If you read the blog regularly you'll see that I've really tried hard to substitute hardware for talent. Over and over again. But as the old saying goes: "Wherever you go, there you are." Or, in my world: "What ever camera you are shooting with you still have the same photographer." 

In a moment of delusional weakness I actually paid full pop for a Leica 24-90mm zoom lens for the SL system. I thought that this would be the one. But it's big and heavy and a slog to carry around, and when I did finally cart it everywhere with me I found my images to be maybe a bit sharper but by no means any better in terms of insight, impact or overall splendor. It took me decades to stumble into the trap of considering new gear as an important factor in successful imaging and I'm afraid it's also taken me additional decades to figure out (or to admit to my recalcitrant techie self) that all of that motivation to buy new stuff was an error. Not a life or death error but certainly a stumbling block of sorts. 

When you get bit by the acquisition bug you waste a whole lot of time doing mindless comparisons between products which are, for the most part, far better than anyone really needs them to be.  You waste time watching obvious shills for affiliates wax on and on about the "glory" of the latest 35mm lens or the perfect Q2 camera. You waste effort in working for more money only to give up a big part of your profits to buy yet another step "forward." You encounter many opportunity costs. Trading time you could have spent finding a great model, a great location or a great client in exchange for another piece of gear that will eventually, again and again, lay bare that the only important thing is the strength of your ideas and your own concept of a photographic vision.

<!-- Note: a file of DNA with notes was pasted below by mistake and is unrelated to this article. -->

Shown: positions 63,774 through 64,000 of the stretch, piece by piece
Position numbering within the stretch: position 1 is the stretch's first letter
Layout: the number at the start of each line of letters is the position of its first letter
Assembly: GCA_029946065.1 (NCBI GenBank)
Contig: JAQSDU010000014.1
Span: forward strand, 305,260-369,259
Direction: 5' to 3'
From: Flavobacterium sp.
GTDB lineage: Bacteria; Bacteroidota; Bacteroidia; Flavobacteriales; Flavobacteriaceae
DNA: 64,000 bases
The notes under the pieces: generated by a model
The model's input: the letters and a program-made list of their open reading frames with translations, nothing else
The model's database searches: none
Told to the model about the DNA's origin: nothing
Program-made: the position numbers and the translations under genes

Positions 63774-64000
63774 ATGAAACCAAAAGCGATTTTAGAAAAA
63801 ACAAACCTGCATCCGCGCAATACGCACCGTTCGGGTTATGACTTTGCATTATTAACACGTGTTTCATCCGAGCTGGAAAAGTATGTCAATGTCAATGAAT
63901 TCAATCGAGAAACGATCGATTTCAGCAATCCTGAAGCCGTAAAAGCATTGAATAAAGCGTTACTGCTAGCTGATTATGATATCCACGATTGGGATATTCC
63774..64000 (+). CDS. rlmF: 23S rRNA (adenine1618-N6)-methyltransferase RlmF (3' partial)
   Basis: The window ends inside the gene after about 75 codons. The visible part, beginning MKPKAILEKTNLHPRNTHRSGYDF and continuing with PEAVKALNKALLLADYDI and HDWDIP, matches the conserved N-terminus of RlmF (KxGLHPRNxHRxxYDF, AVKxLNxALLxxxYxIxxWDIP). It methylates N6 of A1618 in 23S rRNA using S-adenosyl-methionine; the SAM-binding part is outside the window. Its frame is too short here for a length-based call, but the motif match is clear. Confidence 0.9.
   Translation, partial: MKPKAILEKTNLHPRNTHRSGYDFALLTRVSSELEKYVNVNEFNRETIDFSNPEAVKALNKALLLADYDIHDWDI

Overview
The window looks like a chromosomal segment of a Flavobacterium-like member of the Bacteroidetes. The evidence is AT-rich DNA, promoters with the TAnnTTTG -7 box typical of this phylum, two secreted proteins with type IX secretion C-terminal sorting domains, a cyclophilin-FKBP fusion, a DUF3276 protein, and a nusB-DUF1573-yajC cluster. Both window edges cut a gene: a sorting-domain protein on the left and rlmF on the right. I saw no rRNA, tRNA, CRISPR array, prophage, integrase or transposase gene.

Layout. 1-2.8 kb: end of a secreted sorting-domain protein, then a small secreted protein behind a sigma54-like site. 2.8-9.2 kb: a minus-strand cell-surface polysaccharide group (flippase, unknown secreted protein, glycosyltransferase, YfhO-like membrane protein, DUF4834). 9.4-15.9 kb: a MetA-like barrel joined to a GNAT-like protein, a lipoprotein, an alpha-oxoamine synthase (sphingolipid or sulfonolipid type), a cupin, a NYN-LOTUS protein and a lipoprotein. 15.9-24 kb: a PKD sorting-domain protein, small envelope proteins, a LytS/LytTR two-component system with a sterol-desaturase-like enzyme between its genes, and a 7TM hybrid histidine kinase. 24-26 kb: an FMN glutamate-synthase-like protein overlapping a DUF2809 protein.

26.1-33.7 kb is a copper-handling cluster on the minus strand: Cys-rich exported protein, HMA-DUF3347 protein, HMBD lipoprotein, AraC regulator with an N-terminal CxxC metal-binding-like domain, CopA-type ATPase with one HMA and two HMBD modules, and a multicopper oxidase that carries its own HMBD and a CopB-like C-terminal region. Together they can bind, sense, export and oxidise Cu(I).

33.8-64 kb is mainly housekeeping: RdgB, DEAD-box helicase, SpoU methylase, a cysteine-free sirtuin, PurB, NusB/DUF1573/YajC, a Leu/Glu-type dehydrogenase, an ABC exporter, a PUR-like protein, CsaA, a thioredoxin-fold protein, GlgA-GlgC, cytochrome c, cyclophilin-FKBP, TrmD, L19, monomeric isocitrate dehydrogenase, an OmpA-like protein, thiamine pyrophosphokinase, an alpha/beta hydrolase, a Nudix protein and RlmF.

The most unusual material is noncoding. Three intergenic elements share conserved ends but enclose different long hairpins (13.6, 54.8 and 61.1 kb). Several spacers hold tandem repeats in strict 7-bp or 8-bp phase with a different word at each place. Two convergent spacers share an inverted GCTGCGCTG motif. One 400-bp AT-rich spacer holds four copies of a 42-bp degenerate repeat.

Why am I beating this dead horse once again? Hmmm. A few weeks back I came across an older zoom lens that was labeled with a brand badge that marketing people have inflated into an icon in the industry. It was an ancient, heavy, well used Yashica/Contax zoom lens made by Kyocera in Japan, but festooned with the Carl Zeiss branding on the front ring. It was offered used for "only" a couple of hundred dollars. I bought it.  I like it but I don't know why...

I went out shooting some landscapes yesterday and intended to do the whole shoot with my newly acquired Sigma 35mm lens just to see how that would work out. But, as an afterthought I put the Yashica/Contax zoom in the backpack and brought it along. After a few preliminary shots I got bored sticking with one focal length so I pulled out the big zoom lens. The Contax-to L-mount adapter makes it look even bigger than it really is. I added a cheap, rubber lens hood for some protection against flare.